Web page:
Help even reaches the Front Street Clinic of Juneau, Alaska, where Casey Ploof, APRN, and David Norris, RN give out free healthcare to those experiencing homelessness. Because it rains nearly 200 days a year there, it can be very common for people to get trench foot—a very serious condition that, when left untreated, can require amputation. Casey and Dave can help treat trench foot, but without fresh, clean socks, the condition returns. Luckily, their supply is abundant thanks to Bombas. As Casey shared, “people will walk across town and then walk from the valley just to come here to get more socks.”

step forward clinic, step forward alaska, homelessness alaskaWelcome to wild, beautiful and wet Alaska!

The Bombas Impact Report provides details on Bombas’s mission and is full of similar inspiring stories that show how the biggest acts of kindness can come from even the smallest packages. Since its inception in 2013, the company has built a network of over 3,500 Giving Partners in all 50 states, including shelters, nonprofits and community organizations dedicated to supporting our neighbors who are experiencing- or at risk- of homelessness.

Their success has proven that, yes, a simple pair of socks can be a helping hand, an important conversation starter and a link to humanity.

You can also be a part of the solution. Learn more and find the complete Bombas Impact Report by clicking here.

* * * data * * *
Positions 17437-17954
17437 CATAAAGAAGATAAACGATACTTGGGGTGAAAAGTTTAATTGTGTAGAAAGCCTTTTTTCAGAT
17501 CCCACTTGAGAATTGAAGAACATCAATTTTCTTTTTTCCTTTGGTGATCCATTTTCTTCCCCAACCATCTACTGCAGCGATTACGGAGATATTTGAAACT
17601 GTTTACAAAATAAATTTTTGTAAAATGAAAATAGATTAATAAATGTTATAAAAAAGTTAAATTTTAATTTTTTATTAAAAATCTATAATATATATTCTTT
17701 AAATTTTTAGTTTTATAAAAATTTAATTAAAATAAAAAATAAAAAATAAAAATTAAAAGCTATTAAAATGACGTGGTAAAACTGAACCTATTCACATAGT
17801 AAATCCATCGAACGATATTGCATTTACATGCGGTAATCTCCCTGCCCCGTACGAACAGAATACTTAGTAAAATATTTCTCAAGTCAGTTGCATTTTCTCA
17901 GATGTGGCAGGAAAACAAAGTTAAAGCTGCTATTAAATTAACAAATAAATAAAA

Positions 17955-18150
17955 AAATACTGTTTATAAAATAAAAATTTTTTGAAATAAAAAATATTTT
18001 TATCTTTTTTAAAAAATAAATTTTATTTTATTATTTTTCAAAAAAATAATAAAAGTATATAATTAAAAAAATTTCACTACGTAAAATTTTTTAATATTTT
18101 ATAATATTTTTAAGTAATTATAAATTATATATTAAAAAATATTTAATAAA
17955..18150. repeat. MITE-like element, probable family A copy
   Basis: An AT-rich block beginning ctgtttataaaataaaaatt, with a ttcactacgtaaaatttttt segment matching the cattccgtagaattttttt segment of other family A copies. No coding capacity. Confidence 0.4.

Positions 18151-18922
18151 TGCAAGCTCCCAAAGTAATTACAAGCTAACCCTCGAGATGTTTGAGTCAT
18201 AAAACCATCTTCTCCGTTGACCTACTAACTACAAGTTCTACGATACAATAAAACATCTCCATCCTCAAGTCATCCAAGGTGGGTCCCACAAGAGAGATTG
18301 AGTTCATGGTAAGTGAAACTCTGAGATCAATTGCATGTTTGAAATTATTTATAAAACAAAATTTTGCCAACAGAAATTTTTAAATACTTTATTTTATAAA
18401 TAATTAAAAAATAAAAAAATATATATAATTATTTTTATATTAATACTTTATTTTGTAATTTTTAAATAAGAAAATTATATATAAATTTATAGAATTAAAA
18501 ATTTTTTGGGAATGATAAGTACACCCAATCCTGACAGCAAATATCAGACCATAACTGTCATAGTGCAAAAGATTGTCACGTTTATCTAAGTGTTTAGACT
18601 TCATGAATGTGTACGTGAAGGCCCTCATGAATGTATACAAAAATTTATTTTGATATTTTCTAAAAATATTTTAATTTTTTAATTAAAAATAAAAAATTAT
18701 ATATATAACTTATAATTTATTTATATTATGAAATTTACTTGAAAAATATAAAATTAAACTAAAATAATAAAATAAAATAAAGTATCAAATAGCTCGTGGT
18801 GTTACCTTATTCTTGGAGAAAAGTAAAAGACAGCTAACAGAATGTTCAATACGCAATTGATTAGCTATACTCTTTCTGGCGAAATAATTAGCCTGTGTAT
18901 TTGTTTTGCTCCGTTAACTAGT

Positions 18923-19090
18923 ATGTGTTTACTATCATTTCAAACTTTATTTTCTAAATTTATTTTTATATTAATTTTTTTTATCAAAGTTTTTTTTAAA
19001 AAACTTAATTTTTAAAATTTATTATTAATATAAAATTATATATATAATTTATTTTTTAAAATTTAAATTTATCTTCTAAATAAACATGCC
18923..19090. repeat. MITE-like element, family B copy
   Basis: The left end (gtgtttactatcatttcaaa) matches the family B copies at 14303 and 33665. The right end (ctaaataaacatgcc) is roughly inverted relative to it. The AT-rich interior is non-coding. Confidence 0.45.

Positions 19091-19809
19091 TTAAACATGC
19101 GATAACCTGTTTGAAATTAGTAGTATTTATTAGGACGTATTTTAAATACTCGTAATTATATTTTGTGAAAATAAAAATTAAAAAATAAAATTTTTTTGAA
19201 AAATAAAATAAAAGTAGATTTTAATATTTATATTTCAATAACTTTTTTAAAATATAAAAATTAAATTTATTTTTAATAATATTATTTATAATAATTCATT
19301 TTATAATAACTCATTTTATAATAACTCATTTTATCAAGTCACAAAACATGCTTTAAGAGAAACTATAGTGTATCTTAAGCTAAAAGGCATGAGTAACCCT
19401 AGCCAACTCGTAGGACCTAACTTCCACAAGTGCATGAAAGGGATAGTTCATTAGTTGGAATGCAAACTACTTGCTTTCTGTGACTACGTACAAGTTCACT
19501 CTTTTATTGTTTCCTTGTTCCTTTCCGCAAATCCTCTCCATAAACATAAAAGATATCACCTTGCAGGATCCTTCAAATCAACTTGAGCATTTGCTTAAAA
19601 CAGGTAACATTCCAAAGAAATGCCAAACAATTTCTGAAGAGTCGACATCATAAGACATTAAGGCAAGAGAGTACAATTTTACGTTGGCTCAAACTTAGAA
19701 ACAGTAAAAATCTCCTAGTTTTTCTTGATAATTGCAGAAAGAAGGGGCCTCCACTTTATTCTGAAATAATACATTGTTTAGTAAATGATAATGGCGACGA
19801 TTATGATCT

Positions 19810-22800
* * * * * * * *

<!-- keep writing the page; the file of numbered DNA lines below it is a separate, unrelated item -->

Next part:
via UNSW

This article originally appeared on 07.10.21


Dr. Daniel Mansfield and his team at the University of New South Wales in Australia have just made an incredible discovery. While studying a 3,700-year-old tablet from the ancient civilization of Babylon, they found evidence that the Babylonians were doing something astounding: trigonometry!

Most historians have credited the Greeks with creating the study of triangles' sides and angles, but this tablet presents indisputable evidence that the Babylonians were using the technique 1,500 years before the Greeks ever were.


Keep ReadingShow less

This article originally appeared on 08.05.21


Six years ago, a high school student named Christopher Justice eloquently explained the multiple problems with flying the Confederate flag. A video clip of Justice's truth bomb has made the viral rounds a few times since then, and here it is once again getting the attention it deserves.

Justice doesn't just explain why the flag is seen as a symbol of racism. He also explains the history of when the flag originated and why flying a Confederate flag makes no sense for people who claim to be loyal Americans.

But that clip, as great as it is, is a small part of the whole story. Knowing how the discussion came about and seeing the full debate in context is even more impressive.

Keep ReadingShow less
via LinkedIn

This article originally appeared on 07.10.21


A dad from Portland, Oregon, has taken to LinkedIn to write an emotional plea to parents after he learned that his son had died during a conference call at work. J.R. Storment, of Portland, Oregon, encouraged parents to spend less time at work and more time with their kids after his son's death.

Keep ReadingShow less